I got myself into a bit of a pickle the other day, and the reason for it (as is the case with most of my pickles [I tend to generate a lot]) started innocuously.
Here’s a word I hadn’t known before yesterday: Cleromancy.
A Reflection on James 2:1-17, 2nd Reading in the Revised Common Lectionary for the 16th Sunday after Pentecost, Sept. 9, 2018.
The below was written initially as a FB post this morning, but I’m compelled to post it as a blog.
What is, therefore, our task today? Shall I answer: “Faith, hope, and love”? That sounds beautiful. But I would say–courage. No, even that is not challenging enough to be the whole truth. Our task today is recklessness. For what we Christians lack is not psychology or literature…we lack a holy rage–the recklessness which comes from the knowledge of God and humanity. The ability to rage when justice lies prostrate on the streets, and when the lie rages across the face of the earth…a holy anger about the things that are wrong in the world. To rage against the ravaging of God’s earth, and the destruction of God’s world. To rage when little children must die of hunger, when the tables of the rich are sagging with food. To rage at the senseless killing of so many, and against the madness of militaries. To rage at the lie that calls the threat of death and the strategy of destruction peace. To rage against complacency. To restlessly seek that recklessness that will challenge and seek to change human history until it conforms to the norms of the Kingdom of God. And remember the signs of the Christian Church have been the Lion, the Lamb, the Dove, and the Fish…but never the chameleon.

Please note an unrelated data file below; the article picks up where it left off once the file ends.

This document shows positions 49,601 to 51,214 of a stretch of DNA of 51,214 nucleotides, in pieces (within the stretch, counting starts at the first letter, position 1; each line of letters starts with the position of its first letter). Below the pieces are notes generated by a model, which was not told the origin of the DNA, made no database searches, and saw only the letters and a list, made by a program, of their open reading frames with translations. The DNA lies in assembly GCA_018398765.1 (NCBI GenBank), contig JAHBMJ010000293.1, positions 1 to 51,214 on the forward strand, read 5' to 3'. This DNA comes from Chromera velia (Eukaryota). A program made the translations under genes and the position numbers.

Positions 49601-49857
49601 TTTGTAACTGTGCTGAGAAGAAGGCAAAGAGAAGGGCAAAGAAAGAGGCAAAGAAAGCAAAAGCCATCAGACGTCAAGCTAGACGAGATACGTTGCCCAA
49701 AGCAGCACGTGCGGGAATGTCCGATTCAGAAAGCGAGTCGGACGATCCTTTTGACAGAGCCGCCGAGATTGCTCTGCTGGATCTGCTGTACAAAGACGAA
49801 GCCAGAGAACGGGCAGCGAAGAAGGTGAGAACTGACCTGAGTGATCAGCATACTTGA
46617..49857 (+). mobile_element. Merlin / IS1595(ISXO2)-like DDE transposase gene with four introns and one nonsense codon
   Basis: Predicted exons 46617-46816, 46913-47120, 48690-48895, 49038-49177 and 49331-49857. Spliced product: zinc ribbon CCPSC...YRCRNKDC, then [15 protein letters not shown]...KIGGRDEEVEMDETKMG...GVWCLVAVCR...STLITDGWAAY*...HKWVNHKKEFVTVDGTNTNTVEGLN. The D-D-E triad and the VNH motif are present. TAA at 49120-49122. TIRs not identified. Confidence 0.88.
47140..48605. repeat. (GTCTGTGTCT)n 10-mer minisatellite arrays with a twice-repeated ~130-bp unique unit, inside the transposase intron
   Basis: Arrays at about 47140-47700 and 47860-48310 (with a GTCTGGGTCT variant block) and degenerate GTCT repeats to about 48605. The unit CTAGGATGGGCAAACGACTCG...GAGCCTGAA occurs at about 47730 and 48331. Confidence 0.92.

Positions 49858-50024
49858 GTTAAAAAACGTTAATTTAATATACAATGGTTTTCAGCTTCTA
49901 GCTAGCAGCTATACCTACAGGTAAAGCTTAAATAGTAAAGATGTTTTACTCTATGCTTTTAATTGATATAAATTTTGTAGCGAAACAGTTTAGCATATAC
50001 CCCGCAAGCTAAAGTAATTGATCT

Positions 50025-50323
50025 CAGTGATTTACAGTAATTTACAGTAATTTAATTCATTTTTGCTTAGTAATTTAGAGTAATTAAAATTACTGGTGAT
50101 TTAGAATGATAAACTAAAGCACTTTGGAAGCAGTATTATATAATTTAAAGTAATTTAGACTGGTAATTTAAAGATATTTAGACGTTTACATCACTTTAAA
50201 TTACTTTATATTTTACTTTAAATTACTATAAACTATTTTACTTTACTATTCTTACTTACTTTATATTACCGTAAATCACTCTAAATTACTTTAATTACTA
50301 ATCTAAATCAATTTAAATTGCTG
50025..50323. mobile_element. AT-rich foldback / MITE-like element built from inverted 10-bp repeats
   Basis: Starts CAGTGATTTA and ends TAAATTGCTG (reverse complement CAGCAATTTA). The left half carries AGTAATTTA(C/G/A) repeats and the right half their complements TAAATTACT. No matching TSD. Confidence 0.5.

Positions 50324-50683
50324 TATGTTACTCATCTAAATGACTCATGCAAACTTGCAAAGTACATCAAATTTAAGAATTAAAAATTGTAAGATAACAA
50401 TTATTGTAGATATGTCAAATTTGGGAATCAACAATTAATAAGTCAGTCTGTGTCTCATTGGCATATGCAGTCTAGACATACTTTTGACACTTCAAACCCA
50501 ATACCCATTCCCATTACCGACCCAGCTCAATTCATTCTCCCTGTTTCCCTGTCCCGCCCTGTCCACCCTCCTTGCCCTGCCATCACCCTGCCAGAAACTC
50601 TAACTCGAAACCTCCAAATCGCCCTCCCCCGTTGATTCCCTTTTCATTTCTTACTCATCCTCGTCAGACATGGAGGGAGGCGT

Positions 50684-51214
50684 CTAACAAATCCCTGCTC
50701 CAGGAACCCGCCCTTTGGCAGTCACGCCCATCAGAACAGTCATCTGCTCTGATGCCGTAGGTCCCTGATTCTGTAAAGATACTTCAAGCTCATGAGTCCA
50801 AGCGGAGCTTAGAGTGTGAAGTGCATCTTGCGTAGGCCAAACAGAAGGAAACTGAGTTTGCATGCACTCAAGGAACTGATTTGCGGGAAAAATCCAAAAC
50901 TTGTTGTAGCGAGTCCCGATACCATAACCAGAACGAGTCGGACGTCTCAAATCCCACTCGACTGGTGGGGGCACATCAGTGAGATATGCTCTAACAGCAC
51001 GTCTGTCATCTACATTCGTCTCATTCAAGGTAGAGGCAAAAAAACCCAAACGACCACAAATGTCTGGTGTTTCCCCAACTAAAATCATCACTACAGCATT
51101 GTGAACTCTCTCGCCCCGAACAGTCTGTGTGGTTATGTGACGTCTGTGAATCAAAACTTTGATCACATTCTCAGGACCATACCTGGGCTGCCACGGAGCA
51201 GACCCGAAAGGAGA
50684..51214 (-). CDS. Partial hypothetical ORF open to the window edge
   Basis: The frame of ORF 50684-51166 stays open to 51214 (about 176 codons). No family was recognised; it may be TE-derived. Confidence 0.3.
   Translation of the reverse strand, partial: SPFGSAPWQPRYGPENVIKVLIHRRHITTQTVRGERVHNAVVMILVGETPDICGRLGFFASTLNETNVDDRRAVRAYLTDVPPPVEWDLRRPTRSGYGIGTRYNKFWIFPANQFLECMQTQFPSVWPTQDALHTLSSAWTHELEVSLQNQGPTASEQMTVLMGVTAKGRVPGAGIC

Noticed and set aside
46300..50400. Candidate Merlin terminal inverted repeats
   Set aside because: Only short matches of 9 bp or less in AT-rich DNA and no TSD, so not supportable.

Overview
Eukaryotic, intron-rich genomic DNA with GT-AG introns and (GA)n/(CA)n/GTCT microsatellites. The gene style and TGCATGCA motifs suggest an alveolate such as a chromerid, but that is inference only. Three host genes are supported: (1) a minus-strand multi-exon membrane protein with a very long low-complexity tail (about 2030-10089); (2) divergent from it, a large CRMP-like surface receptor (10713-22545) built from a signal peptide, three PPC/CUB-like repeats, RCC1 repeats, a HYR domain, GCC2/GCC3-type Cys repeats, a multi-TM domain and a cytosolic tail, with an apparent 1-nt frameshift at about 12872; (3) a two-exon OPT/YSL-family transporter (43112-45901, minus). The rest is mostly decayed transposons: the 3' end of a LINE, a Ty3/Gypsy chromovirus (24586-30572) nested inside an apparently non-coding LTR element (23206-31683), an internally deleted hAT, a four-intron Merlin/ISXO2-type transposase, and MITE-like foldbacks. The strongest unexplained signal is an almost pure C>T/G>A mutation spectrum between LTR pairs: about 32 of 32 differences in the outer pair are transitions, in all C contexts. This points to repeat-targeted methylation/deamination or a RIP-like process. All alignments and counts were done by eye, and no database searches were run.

Call committees, when sketching out a profile for their next pastor, are awfully drawn to words like these: kind, available, comforting, pastoral, articulate, flexible, intelligent, dynamic, wise, knowledgable, organized, trust-worthy, confident.
I was listening, the other day, to a man on the radio who said that he advocated “Value Based Voting.”
Below is the text of August 12th’s sermon for Springdale Lutheran. The texts are below the sermon, and were captured at http://bible.oremus.org.
This blog is a posted version of the sermon I preached this morning at Springdale Lutheran, and in light of the events in Colorado, and in light of the day-to-day lives of so many suffering sisters and brothers in the world.
We just returned from two weeks Florida, the children and I.
Recently I read a review of a new book by Terry Eagleton called Reason, Faith, and Revolution: Reflections on the God Debate. A very fine survey of his life can also be found here. The review of this particular volume was so compelling that I ran out and got it, and you should too.
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